Updated: May 11
Twenty-eight year old “Yvette” currently sits behind bars in the state of Texas. The name “Yvette” is a pseudonym used to protect the identity of this young woman who is a victim of double victimization. Yvette grew up surrounded by chaos. As a child, she was a victim of sexual abuse and was never given the stability that a young woman needs in order to grow and thrive in society. At the age of 15, she ran away from her San Antonio home to escape sexual abuse.
In the years following her escape, Yvette began working as a dancer to support herself. During this time she fell victim to a drug and alcohol addiction. By the time Yvette was 23, she had been targeted by a pimp in San Antonio, Texas, who went by the nickname “Red Nose''. This man trafficked Yvette and other victims in a prostitution ring that was run out of Texas. He listed Yvette as a “sexy lil Latina” in online ads and forced her to perform sexual acts for money that he would then collect. Red Nose also physically and metally abused Yvette during the time that he was trafficking her. This young girl was victim to a multitude of heinous crimes carried out by an older man who took advantage of her vulnerability. And yet, despite all the ways in which Yevette was a victim, she was still charged with a crime and now sits behind bars.
In October of 2015, Yvette was charged with trafficking a minor. During the time in which she was being held in Red Nose’s prostitution ring, she met a young girl who goes by the pseudonim “Jade”. Yvette felt pity for this young girl, as she knew how it felt to be the victim of trafficking and sexual exploitation. For this reason, Yvette began to “show Jade the ropes” in order to make her experience easier, and avoid backlash from their mutual captor, Red Nose.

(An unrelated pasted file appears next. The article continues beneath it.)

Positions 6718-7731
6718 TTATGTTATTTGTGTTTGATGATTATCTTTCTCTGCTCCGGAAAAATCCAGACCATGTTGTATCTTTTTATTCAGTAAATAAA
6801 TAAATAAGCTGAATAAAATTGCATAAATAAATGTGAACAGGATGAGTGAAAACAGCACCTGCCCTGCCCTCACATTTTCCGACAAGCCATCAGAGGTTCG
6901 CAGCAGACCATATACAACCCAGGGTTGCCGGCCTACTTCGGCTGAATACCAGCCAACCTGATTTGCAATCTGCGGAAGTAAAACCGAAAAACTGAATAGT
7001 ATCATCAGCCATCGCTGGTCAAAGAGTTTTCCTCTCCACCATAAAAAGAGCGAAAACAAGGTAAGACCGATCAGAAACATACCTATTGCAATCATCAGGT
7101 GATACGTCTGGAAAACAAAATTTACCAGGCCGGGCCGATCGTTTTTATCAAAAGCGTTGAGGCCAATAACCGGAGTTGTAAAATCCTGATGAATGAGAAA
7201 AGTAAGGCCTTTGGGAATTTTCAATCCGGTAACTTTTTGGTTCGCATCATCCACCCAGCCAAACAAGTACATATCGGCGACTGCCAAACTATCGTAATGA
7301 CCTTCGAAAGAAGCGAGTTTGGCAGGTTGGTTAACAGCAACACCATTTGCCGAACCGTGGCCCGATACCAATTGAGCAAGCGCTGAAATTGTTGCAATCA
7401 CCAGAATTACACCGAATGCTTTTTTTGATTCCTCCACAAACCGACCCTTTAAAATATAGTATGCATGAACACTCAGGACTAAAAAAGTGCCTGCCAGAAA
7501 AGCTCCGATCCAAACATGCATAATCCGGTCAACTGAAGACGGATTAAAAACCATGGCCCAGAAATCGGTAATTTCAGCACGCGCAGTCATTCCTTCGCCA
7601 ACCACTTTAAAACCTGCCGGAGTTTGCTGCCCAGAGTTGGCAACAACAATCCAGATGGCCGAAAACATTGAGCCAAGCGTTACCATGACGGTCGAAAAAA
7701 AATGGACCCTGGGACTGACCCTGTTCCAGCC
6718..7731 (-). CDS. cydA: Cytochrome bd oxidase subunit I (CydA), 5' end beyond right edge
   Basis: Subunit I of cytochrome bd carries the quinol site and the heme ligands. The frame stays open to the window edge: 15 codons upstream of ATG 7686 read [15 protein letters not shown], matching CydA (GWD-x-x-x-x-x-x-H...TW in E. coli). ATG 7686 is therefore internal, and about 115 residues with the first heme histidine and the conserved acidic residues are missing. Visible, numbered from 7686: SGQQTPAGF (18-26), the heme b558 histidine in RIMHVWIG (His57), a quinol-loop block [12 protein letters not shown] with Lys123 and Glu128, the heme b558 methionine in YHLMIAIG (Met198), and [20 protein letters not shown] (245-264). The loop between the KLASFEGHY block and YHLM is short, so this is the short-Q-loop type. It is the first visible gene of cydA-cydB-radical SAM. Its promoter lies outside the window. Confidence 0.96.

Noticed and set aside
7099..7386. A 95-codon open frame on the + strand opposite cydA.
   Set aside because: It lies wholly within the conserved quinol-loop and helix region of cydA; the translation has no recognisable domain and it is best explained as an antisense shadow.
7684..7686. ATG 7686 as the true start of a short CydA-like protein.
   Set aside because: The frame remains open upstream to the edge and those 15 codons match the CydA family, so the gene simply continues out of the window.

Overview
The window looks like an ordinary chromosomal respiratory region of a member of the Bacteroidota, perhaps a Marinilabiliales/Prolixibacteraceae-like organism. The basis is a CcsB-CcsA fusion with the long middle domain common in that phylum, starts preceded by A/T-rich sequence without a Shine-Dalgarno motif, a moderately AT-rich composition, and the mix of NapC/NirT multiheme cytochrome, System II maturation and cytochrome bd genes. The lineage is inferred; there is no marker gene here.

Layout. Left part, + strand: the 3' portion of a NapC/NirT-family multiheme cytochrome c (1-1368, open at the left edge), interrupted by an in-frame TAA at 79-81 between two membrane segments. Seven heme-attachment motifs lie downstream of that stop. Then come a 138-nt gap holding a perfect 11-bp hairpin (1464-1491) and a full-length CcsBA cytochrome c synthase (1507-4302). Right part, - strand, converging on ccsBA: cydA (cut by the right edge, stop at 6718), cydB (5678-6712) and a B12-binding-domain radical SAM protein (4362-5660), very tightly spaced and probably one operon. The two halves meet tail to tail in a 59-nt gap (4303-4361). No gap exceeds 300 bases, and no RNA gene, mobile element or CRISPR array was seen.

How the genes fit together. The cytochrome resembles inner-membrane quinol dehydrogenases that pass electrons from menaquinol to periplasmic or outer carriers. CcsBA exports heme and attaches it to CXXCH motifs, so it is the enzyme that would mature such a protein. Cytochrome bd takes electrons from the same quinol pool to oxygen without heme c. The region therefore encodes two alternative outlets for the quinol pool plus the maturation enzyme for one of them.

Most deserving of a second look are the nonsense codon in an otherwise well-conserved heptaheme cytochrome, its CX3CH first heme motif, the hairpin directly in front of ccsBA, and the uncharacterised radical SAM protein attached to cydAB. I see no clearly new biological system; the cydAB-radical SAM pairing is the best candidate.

One night, a deal went wrong between Red Nose and a buyer, and the police were called. Yvette, who was present at the scene, was charged with aggravated robbery and the trafficking of a minor due to the guidance she had previously given young Jade. Despite the fact that Yevette was a human trafficking victim herself, the state of Texas views her and her trafficker as equally guilty. Yvette is now serving out a 23 year sentence in federal prison, while her pimp “Red Nose '' only received a 10 year sentece for the trafficking of a minor.
Yvette is a victim of both human sex trafficking, and a flawed criminal justice system that seeks convictions over justice.
The state of Texas is one of 30 states in the U.S that does not allow for human trafficking victims to assert an affirmative defense. Affirmative defense refers to the criminal defense one could use if they, as a victim of human trafficking, were forced to carry out certain illegal actions by their traffickers. In states where this defense is allowed, defendants who present ample credible evidence of their victimization are free of criminal liability. Sadly, Yvette was never able to assert this defense, and therefore, the courts never considered her experience as a victim.
The Texas criminal justice system has put in ample effort over the last decade to secure a higher number of sex-trafficking convictions throughout the state. Numbers show that their efforts are working, however the legal avenues used to secure this increased number of convictions often fail to protect victims such as Yvette. The criminal justice system is flawed in its inability to differentiate a criminal from a young woman forced to carry out criminal actions. Victims such as Yvette deserve a chance for rehabilitation. This young woman is not a criminal. However, the state of Texas has identified her as one for the sake of embellishing their human trafficking arrest statistics. If you want to request action by the legislature or express your opinion on these legislative issues, you can go to the committee pages of the Senate and House of Representatives to contact them.
Yours in the fight,
Camran Shealy and Lucy Hu